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Elegia's blog

By Elegia, history, 2 months ago, In English,

We will get the bivariate generating function $$$\widehat F(z, t) = \sum_{n\ge 1}\sum_{k=1}^n A_{n,k}\frac{z^nt^k}{n!}$$$, where $$$A_{n,k}$$$ is the sum of occurrences of $$$k$$$ in all good sequence of length $$$n$$$. Consider the inclusion-exclution principle. For all contribution with $$$\max k = m$$$, we have

$$$ \sum_{j=1}^m \sum_{S \subseteq \{1, 2, \cdots m-1\}} (-1)^{|S|} Q(S, z, t, j) $$$

This means that for all $$$i \in S$$$, we force all recurrences of $$$i$$$ are before $$$i + 1$$$, and the occurrences of $$$j$$$ are counted.

After some tough calculation, we will found out that this equates to $$$\frac{t(\mathrm e^{z(1-t)}-1)}{(1-z) (1-t \mathrm e^{z(1-t)})}$$$. Here are the details:

Details

Now our goal is to calculate

$$$ [z^n]\frac{t(\mathrm e^{z(1-t)}-1)}{(1-z) (1-t \mathrm e^{z(1-t)})} $$$

We consider $$$\left([z^n]\frac{t(\mathrm e^{z(1-t)}-1)}{(1-z) (1-t \mathrm e^{z(1-t)})}\right) + 1 = (1-t)[z^n] \frac 1{(1-z)(1-t\mathrm e^{z(1-t)})}$$$, which looks simpler. We let $$$z = \frac u{1-t}$$$, then

$$$ [z^n]\frac 1{(1-z)(1-t\mathrm e^{z(1-t)})} = (1-t)^n[u^n] \frac1{(1-\frac u{1-t})(1-t\mathrm{e}^u)} $$$

Hence we have

$$$ \begin{aligned} (1-t)[z^n] \frac 1{(1-z)(1-t\mathrm e^{z(1-t)})} &= [u^n]\frac{(1-t)^{n+2}}{(1-\frac{t}{1-u})(1-t\mathrm e^u)(1-u)}\\&= (1-t)^{n+2} [u^n] \left(\frac{-\mathrm e^u}{\left(\mathrm e^u u-\mathrm e^u+1\right) \left(1-t \mathrm e^u\right)}+\frac{\frac{1}{1-u}}{\left(\mathrm e^u u-\mathrm e^u+1\right) (1-\frac{t}{1-u})}\right)\end{aligned} $$$

Noticed that $$$[u^m]\mathrm{e}^{ku} = \frac{k^m}{m!}$$$, this could be calculated straightly through multipoint evaluation with time complexity of $$$\Theta(n\log^2 n)$$$. And $$$[u^m] \frac1{(1-u)^k} = \binom{n+k-1}{n} = \frac{(n+k-1)!}{n!(k-1)!}$$$ so this part could be calculated through a convolution. It will pass if your implementation doesn't have a big constant.

It could also be improved to $$$\Theta(n\log n)$$$ through the Lagrange Inversion formula similar to the original solution, I leave this as an exercise.

UPD1: simplified some deduction.

 
 
 
 
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2 months ago, # |
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Auto comment: topic has been updated by Elegia (previous revision, new revision, compare).

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2 months ago, # |
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Is it competitive coding ?

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2 months ago, # |
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After seeing this blog, I went your profile to make sure my guess that you are Chinese!

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7 weeks ago, # |
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UPD1: simplified some deduction.

Thanks!

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7 weeks ago, # |
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How do you calculate the last part with multipoint evaluation? elegia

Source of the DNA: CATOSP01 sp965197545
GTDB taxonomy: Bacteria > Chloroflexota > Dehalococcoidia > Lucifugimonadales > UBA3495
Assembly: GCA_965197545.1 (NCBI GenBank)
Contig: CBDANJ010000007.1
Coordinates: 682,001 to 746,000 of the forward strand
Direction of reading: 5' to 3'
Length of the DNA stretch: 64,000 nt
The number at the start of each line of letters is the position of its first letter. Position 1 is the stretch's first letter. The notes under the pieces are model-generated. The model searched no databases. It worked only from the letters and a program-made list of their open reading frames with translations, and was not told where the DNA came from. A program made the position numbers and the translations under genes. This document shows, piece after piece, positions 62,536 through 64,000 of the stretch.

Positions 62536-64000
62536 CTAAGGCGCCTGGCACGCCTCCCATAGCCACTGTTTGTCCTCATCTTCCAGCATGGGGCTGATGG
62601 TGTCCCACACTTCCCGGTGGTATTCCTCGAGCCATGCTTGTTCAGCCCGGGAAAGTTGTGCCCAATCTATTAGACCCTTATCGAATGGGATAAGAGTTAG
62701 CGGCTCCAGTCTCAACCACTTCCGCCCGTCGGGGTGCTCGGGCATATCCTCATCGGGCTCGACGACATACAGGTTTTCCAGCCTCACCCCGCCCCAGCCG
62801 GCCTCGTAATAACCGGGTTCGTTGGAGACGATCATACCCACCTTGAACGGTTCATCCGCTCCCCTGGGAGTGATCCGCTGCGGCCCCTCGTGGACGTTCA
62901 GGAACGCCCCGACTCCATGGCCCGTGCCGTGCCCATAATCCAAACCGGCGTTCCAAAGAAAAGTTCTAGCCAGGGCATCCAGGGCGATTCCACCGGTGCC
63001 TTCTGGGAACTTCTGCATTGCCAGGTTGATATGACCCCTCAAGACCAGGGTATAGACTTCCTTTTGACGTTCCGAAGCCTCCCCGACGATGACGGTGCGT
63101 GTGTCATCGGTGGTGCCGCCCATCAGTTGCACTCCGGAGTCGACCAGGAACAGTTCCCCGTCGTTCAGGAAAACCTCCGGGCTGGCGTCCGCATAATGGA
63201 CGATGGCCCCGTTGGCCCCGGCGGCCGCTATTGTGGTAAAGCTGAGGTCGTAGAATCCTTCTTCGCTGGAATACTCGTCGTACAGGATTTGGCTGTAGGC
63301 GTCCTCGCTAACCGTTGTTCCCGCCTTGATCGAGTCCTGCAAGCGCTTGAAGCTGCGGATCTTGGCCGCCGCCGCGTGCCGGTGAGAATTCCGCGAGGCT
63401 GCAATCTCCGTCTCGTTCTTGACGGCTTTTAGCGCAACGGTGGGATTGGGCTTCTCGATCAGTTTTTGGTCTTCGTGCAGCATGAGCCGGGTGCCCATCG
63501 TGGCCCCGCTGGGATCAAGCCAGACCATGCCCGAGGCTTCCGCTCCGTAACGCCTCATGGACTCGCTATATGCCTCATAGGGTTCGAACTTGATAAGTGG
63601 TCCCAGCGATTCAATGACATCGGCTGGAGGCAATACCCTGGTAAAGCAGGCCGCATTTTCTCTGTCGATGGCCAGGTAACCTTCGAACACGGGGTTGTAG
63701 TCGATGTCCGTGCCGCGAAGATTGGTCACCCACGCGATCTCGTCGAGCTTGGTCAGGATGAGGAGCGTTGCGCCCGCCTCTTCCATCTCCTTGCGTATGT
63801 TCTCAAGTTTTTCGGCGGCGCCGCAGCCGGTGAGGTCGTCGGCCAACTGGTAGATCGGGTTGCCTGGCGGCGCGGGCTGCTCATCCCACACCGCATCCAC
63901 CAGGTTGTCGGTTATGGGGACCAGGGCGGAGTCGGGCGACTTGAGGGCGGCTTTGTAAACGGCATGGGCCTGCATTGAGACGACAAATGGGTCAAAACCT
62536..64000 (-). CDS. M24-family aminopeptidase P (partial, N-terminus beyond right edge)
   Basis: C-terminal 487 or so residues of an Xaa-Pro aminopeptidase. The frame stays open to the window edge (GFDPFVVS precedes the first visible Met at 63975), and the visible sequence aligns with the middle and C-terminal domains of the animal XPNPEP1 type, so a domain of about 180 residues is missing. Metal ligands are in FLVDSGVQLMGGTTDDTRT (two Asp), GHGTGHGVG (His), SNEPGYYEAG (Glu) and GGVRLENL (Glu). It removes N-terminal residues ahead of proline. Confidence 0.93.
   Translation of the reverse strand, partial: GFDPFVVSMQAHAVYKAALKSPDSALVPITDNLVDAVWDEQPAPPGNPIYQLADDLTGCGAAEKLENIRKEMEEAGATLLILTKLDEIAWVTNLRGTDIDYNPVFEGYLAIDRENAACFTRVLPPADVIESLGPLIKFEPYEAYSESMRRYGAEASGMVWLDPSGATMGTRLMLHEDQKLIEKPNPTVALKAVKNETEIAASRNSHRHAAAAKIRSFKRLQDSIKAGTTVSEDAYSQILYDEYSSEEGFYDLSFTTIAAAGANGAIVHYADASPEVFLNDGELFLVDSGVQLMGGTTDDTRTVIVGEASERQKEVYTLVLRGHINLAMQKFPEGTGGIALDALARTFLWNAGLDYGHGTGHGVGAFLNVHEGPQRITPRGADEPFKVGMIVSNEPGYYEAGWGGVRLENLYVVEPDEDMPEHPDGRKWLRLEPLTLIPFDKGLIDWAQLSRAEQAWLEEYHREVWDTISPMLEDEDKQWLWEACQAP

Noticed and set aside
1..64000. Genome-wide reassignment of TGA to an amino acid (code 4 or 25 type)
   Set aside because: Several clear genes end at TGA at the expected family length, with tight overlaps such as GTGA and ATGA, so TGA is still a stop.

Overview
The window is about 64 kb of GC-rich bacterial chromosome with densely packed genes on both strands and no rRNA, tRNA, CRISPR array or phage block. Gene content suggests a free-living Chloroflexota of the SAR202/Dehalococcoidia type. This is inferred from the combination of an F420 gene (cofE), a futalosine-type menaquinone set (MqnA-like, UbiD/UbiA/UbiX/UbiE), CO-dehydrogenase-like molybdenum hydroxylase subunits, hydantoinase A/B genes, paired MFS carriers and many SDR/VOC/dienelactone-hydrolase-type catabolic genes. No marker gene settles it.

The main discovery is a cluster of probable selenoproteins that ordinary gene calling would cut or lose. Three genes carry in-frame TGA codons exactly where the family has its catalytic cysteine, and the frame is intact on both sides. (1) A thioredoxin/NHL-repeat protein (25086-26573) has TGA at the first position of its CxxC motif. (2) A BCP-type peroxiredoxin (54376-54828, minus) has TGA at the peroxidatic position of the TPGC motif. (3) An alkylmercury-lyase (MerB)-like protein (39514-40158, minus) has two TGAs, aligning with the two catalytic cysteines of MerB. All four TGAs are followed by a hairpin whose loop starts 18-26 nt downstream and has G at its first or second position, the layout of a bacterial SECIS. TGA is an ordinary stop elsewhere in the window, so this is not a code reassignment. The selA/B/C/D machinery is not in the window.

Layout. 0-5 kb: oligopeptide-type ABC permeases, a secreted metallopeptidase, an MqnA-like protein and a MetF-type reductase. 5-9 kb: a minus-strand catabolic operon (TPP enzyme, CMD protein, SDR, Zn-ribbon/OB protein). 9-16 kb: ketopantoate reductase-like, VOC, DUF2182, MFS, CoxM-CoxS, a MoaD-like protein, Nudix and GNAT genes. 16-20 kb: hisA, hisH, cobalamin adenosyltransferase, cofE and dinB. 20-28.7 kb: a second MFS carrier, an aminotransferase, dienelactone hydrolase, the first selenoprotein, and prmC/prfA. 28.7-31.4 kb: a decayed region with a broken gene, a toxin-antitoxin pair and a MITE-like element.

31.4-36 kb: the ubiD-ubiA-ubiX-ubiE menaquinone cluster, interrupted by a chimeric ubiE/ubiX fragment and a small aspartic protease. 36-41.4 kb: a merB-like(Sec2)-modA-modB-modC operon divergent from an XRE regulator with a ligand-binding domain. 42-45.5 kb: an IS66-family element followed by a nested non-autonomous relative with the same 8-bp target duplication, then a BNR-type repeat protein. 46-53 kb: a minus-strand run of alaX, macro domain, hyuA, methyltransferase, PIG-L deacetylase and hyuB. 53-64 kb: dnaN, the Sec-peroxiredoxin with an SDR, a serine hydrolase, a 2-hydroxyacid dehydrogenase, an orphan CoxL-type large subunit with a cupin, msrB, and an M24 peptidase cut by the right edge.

Also, the "tough calculation" part is actually similar to the formula for Eulerian polynomials:

$$$F(x,t) = \displaystyle\sum_{d \ge 0}A_{d}(x)\frac{t^{d}}{d!} = \frac{1-x}{1 - xe^{(1-x)t}},$$$

where $$$A_{d}(x) = \displaystyle\sum_{k=1}^{d}A(d,k)x^{k}$$$ is an Eulerian polynomial. Here, $$$A(d,k)$$$ is the number of permutations of length $$$d$$$ with $$$k-1$$$ descents. We can derive a bijection showing that the answer for $$$k$$$ is $$$n! \cdot \sum_{i=1}^{n}\frac{E(i,k)}{i!}$$$, which is basically the prefix sum of coefficients of $$$F(x,t)$$$, and thus we can simplify "prefix sum" to "coefficient of single term" by multiplying $$$F(x,t)$$$ with $$$\frac{1}{1-t}$$$, which gives the function described in the blog.

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    7 weeks ago, # ^ |
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    For the $$$[u^m] f(u)/(1-t\mathrm{e}^u)$$$ part:

    $$$ \begin{aligned} [u^n] \frac{f(u)}{1-t \mathrm{e}^u} & = \sum_k [u^n] t^k f(u)\mathrm{e}^{ku} \\ &= \sum_k t^k \sum_{0\le j} \frac{k^j}{j!} [u^{n-j}] f(u)\\ &= \sum_k t^k \sum_{0\le j} k^j \frac{f_{n-j}}{j!}\\ &= \sum_k t^k P(k) \end{aligned} $$$

    For the $$$[u^m] g(u)/(1-\frac t{1-u})$$$ part, it might cost $$$\Theta(n\log^2 n)$$$ to calculate the coefficient straightly bacause you need to expand the polynomial expressed by the linear combination of $$$\binom{n+x-1}{n}$$$ through divide and conquer.

    Speaking of Eulerian Polynomial: Yes, it's surely Eulerian Polynomial. But what I'm going to show is that there is a way to get the GF with no knowledge of Eulerian Polynomial nor bijection to the permutation. It will be updated a few times later. >_<

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    5 weeks ago, # ^ |
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    Can you help me to prove this bijection, please.

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      5 weeks ago, # ^ |
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      I have done it in my tutorial on Generating Functions here.

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7 weeks ago, # |
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My implementation: 80415302

In your last expression, $$$(1-t)^{n+2}$$$ should be $$$(1-t)^{n+1}$$$. Or replace the terms after $$$[u^n]$$$ with the following:

$$$\frac{-e^u}{(e^uu-e^u+1)(1-te^u)}+\frac{1/(1-u)}{(e^uu-e^u+1)(1-t/(1-u))}$$$
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7 weeks ago, # |
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stO Elegia! I found that u've been keen on generating function these days XD.

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5 weeks ago, # |
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